Time-Resolved Laser-Induced Incandescence Measurements of Particulate Emissions During Enrichment for Diesel Lean NOx Trap Regeneration 2005-01-0186
Laser-induced incandescence is used to measure time-resolved diesel particulate emissions for two lean NOx trap regeneration strategies that utilize intake throttling and in-cylinder fuel enrichment. The results show that when the main injection event is increased in duration and delayed 13 crank-angle degrees, particulate emissions are very high. For a repetitive pattern of 3 seconds of rich regeneration followed by 27 seconds of NOx-trap loading, we find a monotonic increase in particulate emissions during the loading intervals that approaches twice the initial baseline particulate level after 1000 seconds. In contrast, particulate emissions during the regeneration intervals are constant throughout the test sequence.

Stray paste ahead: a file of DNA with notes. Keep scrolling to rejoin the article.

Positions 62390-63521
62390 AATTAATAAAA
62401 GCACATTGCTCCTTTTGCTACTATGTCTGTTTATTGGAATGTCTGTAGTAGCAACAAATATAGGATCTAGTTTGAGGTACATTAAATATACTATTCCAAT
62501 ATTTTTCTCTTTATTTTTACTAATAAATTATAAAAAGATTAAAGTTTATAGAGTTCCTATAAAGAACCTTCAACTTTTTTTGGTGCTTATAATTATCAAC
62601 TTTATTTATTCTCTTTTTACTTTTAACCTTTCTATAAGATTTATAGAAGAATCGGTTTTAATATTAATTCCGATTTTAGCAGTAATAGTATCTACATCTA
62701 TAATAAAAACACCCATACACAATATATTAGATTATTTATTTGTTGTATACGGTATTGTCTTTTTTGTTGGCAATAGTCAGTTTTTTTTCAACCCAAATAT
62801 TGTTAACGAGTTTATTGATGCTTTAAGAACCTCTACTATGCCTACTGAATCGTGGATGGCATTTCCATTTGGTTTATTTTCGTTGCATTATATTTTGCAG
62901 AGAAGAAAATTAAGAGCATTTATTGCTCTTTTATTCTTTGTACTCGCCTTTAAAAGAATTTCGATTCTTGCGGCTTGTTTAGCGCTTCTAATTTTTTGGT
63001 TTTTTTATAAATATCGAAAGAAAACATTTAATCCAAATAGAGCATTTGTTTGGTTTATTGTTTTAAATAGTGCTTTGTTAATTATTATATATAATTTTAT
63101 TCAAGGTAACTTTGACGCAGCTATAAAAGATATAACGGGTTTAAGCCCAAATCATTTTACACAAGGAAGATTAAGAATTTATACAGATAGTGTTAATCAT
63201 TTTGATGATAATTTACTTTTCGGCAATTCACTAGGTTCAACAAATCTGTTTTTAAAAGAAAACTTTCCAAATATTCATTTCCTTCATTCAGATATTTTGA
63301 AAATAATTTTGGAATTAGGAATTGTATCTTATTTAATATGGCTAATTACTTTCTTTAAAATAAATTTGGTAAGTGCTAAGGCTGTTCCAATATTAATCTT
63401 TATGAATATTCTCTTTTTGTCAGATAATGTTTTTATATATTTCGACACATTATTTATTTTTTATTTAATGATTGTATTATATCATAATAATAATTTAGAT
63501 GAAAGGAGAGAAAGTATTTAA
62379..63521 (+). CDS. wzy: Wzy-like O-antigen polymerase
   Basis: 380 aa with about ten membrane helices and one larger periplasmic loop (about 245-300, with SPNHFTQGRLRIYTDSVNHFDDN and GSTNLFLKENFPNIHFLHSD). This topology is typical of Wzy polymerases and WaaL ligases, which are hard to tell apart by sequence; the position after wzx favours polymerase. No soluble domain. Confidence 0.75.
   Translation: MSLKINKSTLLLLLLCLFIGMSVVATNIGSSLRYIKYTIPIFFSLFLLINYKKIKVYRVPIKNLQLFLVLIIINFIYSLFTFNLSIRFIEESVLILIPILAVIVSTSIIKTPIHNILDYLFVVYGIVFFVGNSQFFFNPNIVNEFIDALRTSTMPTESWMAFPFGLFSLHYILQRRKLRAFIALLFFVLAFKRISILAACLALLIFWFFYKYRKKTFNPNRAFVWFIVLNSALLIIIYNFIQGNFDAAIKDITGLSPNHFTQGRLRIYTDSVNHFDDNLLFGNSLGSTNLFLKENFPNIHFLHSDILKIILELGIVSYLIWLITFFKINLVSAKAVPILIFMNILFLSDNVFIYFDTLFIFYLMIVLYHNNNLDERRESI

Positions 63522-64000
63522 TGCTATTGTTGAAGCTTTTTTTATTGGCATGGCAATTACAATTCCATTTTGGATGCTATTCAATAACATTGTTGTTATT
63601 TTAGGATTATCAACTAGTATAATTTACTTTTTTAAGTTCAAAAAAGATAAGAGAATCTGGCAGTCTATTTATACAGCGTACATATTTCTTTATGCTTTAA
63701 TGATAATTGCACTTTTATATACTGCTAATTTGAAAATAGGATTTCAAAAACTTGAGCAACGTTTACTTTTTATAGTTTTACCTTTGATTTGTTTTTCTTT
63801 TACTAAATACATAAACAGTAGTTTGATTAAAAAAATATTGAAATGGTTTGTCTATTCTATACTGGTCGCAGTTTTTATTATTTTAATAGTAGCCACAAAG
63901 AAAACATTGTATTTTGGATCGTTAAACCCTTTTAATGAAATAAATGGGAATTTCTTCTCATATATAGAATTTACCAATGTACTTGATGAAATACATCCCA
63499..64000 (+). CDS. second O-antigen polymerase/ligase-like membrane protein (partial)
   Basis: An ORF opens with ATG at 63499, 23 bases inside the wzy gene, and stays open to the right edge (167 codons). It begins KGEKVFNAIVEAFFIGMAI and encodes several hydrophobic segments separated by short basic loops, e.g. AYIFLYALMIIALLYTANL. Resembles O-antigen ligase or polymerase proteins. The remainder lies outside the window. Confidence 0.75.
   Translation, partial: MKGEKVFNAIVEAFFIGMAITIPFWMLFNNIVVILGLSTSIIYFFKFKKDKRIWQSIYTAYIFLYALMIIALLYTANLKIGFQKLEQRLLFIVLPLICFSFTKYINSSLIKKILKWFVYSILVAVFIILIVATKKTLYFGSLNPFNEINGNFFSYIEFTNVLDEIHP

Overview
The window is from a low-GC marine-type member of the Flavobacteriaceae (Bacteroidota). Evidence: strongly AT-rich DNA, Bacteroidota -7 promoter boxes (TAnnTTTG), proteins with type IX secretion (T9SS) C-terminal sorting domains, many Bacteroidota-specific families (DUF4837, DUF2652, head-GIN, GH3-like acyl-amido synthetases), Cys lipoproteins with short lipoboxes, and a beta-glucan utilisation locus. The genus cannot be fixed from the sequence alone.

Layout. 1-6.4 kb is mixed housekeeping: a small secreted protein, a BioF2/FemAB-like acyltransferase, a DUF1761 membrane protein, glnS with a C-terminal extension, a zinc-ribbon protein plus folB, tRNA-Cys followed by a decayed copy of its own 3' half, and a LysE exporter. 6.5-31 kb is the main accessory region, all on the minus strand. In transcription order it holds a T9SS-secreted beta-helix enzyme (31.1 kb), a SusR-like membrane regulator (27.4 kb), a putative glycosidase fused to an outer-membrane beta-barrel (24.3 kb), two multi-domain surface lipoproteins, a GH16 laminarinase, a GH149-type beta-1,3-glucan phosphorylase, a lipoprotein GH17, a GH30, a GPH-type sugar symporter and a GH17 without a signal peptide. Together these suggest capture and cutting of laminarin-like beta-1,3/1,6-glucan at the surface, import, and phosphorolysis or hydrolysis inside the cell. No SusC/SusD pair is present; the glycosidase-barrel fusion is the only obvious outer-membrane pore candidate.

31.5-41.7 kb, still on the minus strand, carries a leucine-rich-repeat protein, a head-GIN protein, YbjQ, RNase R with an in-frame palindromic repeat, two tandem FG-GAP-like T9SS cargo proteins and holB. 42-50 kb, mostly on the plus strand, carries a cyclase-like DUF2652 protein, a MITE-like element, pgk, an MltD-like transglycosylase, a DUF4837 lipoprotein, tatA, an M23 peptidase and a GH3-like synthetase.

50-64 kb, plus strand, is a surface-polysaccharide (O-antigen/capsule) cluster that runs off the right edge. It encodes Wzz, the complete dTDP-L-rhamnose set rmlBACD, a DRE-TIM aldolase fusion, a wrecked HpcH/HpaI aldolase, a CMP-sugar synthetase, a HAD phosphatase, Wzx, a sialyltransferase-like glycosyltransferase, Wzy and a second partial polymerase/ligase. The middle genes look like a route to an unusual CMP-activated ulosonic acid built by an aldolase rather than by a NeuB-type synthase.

For regeneration using an additional late injection event (post-injection), particulate emissions are about twice the baseline level for the first regeneration interval, but then decay with an exponential-like behavior over the repetitive test sequence, eventually reaching a level that is comparable to the baseline. In contrast, particulate emissions between regenerations decrease slowly throughout the test sequence, reaching a level 12 percent below the starting baseline value.